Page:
Hollow-point bullets: used
at the discretion of police chiefs
The Brazilian man shot
dead by police in the mistaken belief that he was a suicide bomber
was killed with a type of bullet banned in warfare under international convention,
The Daily Telegraph has learned.
The firing of hollow point ammunition into the head of Jean Charles de Menezes,
27, is believed to be the first use of the bullets by British police.
It will re-ignite controversy around the shooting, at Stockwell Underground station,
south London, on July 22.
Modern hollow point bullets are descendants of the expanding "dum dum"
ammunition created by the British in an arsenal of the same name near Calcutta,
in India, at the end of the 19th century and outlawed under the Hague Declaration
The bullets, which expand and splinter on impact, were available to officers
taking part in Operation Kratos, the national police drive against suspected
suicide bombers which has been described as a "shoot to kill" policy.
Their issue was sanctioned after research suggested that they were an effective
close-quarters ammunition for use against someone about to trigger a suicide
It is believed the decision was influenced by the tactics used by air marshals
on passenger jets - where such bullets are designed to splinter in the body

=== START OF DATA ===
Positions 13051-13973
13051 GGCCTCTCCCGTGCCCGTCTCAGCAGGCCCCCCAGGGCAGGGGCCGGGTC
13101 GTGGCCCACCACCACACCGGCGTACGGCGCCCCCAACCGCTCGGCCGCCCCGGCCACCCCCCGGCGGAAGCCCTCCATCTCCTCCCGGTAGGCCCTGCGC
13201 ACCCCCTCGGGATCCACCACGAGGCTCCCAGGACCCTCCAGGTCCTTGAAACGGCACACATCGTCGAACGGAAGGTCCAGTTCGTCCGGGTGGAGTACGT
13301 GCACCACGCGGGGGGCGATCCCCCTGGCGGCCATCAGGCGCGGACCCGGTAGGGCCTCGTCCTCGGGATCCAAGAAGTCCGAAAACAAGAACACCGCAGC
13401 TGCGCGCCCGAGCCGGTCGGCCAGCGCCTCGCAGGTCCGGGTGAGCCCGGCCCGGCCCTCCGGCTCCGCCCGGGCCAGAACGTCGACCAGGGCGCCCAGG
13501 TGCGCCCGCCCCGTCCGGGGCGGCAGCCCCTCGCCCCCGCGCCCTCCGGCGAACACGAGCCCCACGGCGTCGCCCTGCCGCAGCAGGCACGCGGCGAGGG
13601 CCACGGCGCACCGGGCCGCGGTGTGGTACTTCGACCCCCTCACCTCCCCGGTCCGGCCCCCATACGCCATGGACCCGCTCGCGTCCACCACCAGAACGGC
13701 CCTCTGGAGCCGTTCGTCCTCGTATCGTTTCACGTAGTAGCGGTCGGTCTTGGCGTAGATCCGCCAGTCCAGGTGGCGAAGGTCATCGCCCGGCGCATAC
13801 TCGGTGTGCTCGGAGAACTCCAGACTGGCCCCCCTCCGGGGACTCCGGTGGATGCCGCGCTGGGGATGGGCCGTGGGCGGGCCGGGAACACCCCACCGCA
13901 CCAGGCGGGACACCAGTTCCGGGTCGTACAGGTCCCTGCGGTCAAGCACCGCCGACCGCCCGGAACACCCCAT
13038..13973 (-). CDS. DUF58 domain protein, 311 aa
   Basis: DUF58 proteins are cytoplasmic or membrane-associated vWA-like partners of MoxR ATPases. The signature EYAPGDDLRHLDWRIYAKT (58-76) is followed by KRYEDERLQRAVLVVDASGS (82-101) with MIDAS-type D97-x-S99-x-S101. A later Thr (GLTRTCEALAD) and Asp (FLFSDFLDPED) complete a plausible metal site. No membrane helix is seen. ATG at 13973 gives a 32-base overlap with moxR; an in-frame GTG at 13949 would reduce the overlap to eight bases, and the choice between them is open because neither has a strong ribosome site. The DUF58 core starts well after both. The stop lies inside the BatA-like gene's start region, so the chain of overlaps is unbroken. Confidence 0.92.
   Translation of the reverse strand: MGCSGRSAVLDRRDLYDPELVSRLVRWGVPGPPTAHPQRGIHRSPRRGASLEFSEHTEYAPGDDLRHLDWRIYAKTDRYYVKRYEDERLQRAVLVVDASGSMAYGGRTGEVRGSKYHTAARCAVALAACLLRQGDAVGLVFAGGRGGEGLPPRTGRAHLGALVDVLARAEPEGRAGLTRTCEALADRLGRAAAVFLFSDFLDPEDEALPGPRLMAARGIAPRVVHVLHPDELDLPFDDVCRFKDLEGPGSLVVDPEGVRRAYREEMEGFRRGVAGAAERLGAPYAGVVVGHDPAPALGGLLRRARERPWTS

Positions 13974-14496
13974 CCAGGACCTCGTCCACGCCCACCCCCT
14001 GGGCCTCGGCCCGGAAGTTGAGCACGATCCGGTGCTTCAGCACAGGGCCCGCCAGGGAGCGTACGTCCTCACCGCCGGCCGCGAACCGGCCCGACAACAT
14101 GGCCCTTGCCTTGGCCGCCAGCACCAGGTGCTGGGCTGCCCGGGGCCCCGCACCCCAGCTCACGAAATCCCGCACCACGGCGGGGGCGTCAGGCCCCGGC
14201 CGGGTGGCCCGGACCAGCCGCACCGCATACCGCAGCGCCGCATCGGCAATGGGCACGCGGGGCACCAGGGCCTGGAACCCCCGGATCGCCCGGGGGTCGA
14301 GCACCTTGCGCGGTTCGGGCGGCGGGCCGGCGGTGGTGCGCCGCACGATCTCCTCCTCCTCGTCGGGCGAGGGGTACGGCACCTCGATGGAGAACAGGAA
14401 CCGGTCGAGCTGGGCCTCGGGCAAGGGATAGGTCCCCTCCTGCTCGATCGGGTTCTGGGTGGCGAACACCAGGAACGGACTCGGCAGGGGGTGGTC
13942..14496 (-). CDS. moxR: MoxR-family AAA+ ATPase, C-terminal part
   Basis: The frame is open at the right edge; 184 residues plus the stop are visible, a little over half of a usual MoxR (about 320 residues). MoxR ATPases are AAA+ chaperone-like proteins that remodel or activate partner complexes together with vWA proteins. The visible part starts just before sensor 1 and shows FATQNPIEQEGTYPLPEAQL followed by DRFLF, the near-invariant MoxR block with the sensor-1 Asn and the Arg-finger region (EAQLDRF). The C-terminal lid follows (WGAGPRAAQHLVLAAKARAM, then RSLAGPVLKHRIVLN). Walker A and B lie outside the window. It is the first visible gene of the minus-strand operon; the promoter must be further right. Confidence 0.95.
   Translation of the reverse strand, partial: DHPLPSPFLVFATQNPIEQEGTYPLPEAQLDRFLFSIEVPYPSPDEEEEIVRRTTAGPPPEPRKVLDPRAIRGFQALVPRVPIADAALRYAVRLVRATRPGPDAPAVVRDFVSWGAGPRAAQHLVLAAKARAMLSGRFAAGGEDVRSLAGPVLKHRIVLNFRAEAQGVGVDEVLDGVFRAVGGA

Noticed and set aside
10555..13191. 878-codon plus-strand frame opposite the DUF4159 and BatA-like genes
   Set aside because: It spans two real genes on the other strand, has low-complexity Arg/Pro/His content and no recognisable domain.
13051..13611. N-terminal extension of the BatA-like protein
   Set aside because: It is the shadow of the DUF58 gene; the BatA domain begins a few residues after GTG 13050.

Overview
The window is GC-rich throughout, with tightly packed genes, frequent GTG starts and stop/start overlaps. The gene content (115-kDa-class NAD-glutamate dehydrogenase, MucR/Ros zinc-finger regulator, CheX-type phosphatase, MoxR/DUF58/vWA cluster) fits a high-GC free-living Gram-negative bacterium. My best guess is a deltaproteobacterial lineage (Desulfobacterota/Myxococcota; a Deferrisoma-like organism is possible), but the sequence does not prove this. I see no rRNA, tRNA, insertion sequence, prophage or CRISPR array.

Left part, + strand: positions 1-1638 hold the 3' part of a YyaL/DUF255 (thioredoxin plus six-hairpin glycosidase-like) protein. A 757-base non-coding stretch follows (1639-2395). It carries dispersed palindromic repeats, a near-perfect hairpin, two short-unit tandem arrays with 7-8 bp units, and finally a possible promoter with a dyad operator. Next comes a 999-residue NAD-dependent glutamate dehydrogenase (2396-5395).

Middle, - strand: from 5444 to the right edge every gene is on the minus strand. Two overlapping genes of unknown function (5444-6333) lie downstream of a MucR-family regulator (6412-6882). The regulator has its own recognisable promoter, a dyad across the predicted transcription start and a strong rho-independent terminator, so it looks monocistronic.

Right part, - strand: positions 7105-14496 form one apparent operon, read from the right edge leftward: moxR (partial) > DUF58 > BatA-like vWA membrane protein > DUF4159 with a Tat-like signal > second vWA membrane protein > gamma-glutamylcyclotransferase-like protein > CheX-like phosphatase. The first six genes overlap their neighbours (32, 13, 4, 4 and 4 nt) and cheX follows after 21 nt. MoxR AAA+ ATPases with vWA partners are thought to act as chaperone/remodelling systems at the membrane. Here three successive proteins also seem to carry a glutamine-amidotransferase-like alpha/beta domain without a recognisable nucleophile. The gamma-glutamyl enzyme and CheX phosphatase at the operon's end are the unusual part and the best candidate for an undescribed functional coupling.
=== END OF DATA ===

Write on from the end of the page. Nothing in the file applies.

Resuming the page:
and not burst the fuselage. They have been assessed as posing less risk to people
around the suicide bomber than conventional bullets but the effect on victims
Jean Charles de Menezes
Like the overall Kratos policy, the decision to make dum dum-style bullets available
was taken in secret. However, it is understood that the Home Office became aware
three years ago that police were considering their use.
Negotiations on possible national guidance are understood to have been inconclusive
and the choice of ammunition appears to be at the discretion of police chiefs,
not the Home Secretary.
There is no legal prohibition on police use of such ammunition. The Home Office
confirmed last night that "chief officers may use whatever ammunition they
consider appropriate to meet their operational needs".
It is understood from security sources that hollow point bullets are still
available as an option to police firearms teams in Kratos-type cases.
The Independent Police Complaints Commission is investigating the shooting
during which seven bullets were fired into Mr de Menezes's head and one into
A number of officers, including members of the firearms and surveillance teams
and the Scotland Yard commander who ran the operation, Cressida Dick, have been
issued with notices that they are subject to inquiries by the IPCC.